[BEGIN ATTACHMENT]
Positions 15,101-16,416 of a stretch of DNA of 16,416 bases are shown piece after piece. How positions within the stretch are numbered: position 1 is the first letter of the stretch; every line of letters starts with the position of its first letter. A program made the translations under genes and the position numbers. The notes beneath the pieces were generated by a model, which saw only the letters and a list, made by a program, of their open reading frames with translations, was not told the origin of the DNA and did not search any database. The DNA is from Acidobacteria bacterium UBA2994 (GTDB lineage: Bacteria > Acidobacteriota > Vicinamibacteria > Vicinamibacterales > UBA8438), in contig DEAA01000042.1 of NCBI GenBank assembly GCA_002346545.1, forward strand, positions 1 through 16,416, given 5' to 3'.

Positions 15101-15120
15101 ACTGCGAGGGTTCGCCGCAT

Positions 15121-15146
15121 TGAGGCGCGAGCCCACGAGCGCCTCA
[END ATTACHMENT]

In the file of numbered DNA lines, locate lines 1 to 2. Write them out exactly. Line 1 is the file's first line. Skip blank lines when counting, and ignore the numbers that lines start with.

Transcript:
Positions 15,101-16,416 of a stretch of DNA of 16,416 bases are shown piece after piece. How positions within the stretch are numbered: position 1 is the first letter of the stretch; every line of letters starts with the position of its first letter. A program made the translations under genes and the position numbers. The notes beneath the pieces were generated by a model, which saw only the letters and a list, made by a program, of their open reading frames with translations, was not told the origin of the DNA and did not search any database. The DNA is from Acidobacteria bacterium UBA2994 (GTDB lineage: Bacteria > Acidobacteriota > Vicinamibacteria > Vicinamibacterales > UBA8438), in contig DEAA01000042.1 of NCBI GenBank assembly GCA_002346545.1, forward strand, positions 1 through 16,416, given 5' to 3'.

Positions 15101-15120